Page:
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Eight laws of electronic combat.

These eight laws of electronic combat (EC) are not intended to be all inclusive. Rather, they are intended to at last actually commit to paper a number of truths that many electronic combat professionals have known for years. As EC is inextricably combined with strategy and tactics, a number of such aspects are apparent in these "laws."


During the past 45 years, to an extent undreamed of during World War 11, an extremely hostile air environment has developed. During World War II, the threat to aircraft consisted of numerous optical and very limited radar-directed anti-aircraft artillery (AAA) and fighter gunfire. The surface-to-air missile SAM) and air-to-air missile (AAM) had yet to be invented. Radar surveillance of defended areas was in its infancy. The situation was little different during the Korean conflict.

By the time the Vietnam conflict (1965-1973) arrived, the development of threat systems had indeed intensified, particularly in the north. A relatively sophisticated electronic-based defense system was put into place there. This system consisted of an integrated radar early warning and ground-controlled intercept system with terminal SAMs and AAM-capable fighters. This system presented a formidable threat to attacking aircraft.

During the war a number of new equipment and techniques were developed to degrade the threat. Figure 1 shows aircraft losses versus application of electronic countermeasures (ECM) equipment during this conflict. Although losses were significantly decreased, the threat continued to claim aircraft. Certain "humps" in the trend reflect hostile countermoves to our ECM protection efforts.

Following on the heels of the Vietnam conflict, other nations experienced the even further intensified threat environment of the Middle East. Israel and the Arab states fought the EC battle with even more types and numbers of radars, SAMS, AAMs, etc. Israel's EC assets were principally provided by the United States and other western countries, while the Arabs used most kinds of Soviet-built equipment and some bought from the West. The losses by both sides, and particularly the Arab states, indicated the continued and intensified lethality of the threat and the necessity for EC systems. The British/Argentine experience in the Falklands/Malvinas War further underscored the continuing intensification of the threat.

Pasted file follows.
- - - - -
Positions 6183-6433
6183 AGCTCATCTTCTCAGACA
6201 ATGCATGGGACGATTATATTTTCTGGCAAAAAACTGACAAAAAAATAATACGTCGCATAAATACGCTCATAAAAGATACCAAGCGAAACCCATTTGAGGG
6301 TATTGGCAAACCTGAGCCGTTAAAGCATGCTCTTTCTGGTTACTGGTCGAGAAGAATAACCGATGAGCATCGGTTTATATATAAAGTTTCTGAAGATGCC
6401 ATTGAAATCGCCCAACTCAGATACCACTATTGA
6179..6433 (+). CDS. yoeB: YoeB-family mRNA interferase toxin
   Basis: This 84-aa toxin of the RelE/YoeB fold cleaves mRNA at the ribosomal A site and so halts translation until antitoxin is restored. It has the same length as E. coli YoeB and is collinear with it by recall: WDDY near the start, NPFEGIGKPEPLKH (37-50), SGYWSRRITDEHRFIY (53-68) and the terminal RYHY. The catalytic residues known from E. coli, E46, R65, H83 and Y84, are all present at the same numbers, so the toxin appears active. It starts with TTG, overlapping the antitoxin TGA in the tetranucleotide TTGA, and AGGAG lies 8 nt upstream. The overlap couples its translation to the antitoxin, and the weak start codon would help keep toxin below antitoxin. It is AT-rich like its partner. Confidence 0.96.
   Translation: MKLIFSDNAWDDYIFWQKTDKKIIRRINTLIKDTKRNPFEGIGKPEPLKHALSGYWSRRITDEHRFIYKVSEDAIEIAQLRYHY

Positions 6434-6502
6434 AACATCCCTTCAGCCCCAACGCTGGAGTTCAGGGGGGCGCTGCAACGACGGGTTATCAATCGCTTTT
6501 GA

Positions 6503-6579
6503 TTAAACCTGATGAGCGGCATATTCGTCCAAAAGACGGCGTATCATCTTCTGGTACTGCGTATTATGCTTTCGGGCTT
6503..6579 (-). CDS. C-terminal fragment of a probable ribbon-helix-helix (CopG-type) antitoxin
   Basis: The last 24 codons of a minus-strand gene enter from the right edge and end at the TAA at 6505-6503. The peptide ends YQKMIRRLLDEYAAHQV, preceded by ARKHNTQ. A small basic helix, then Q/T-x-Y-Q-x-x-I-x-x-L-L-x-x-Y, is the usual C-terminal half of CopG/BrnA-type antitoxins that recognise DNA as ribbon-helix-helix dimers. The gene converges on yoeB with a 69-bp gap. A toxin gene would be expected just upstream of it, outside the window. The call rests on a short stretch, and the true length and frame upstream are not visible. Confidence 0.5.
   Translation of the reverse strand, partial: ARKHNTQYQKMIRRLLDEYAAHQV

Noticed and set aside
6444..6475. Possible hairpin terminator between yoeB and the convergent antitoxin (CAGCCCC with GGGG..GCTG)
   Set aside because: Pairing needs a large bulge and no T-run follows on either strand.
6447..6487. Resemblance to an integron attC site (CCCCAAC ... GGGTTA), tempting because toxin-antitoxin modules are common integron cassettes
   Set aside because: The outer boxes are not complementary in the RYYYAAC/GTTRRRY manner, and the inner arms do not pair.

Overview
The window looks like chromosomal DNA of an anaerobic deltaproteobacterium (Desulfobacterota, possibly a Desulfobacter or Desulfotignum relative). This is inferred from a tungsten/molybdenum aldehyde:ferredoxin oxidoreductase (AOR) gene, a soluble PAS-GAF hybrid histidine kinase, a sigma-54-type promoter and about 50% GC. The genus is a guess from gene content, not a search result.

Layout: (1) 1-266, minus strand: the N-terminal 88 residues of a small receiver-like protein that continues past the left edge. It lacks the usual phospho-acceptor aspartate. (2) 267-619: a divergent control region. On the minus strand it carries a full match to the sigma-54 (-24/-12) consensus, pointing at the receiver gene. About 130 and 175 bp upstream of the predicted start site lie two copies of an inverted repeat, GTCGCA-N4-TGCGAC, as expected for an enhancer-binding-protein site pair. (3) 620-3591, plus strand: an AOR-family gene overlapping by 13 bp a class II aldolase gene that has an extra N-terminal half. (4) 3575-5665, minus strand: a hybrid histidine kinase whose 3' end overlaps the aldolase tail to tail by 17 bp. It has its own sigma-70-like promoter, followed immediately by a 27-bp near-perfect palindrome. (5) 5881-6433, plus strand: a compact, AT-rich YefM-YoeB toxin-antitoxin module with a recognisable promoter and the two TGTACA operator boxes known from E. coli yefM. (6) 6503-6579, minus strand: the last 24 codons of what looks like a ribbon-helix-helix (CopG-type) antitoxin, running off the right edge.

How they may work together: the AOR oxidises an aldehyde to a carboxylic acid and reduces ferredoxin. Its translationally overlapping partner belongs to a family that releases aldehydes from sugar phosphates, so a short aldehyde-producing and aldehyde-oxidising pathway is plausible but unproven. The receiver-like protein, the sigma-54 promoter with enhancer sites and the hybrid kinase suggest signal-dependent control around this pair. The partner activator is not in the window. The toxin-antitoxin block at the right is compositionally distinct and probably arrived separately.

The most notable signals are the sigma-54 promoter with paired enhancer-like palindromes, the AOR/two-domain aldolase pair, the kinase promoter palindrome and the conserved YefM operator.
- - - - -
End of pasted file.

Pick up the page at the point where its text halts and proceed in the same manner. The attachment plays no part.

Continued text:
Today our air forces face the extensive air defenses of the Warsaw Pact. Though the future cohesiveness of the Pact is in question, the capability to deal with this potential adversary will be needed until democratization and pacification of Eastern Europe and the Soviet Union are assured. The basic mission of the combined NATO forces is to deter aggression and, failing that, stop an aggression as close to the established borders as possible. To accomplish this mission, tactical, strategic and mobility air forces must operate in and around the integrated defensive (threat) system the Warsaw Pact forces have developed during the past 40 years. Pact forces have used this time to not only hone their offensive procedures, but their equipment and command, control and communications (C3) system as well.

The evolution of the modern threat to military aircraft and the real need of our combined NATO forces for air power support dictate that EC are necessary.


It is a natural human reaction to want simple solutions. However, the EC battlefield is anything but simple. Figure 2 shows the principle assets that are involved in the modern EC environment. Add to this environment the complications of varying terrain and the AirLand Battle that will be swirling around the EC dimension, and the total situation in which EC must be prosecuted is not at all simple.

Further, technological innovations and the proliferation of numbers and types of threat by our potential adversaries have rendered such simple solutions as brute-force jamming and the "lower is better" syndrome minimally useful.

These factors have, unhappily, made the execution of effective EC a very complicated undertaking. Anyone who thinks differently simply does not understand the total problem.


At first glance this idea seems to have little import. However, the curve of the earth is very dramatic when compared to the relatively low altitude at which aircraft fly. Even an aircraft flying at 40,000 ft above mean sea level (MSL) is only barely above the earth's surface when considered in reference to the size of the earth itself. An altitude of 40,000 ft MSL, when compared to the earth's radius of 20,925,740 ft, is quite insignificant (altitude = 0.19115% of radius). This is comparable to an "altitude" of 0.00912674 in. above a standard basketball.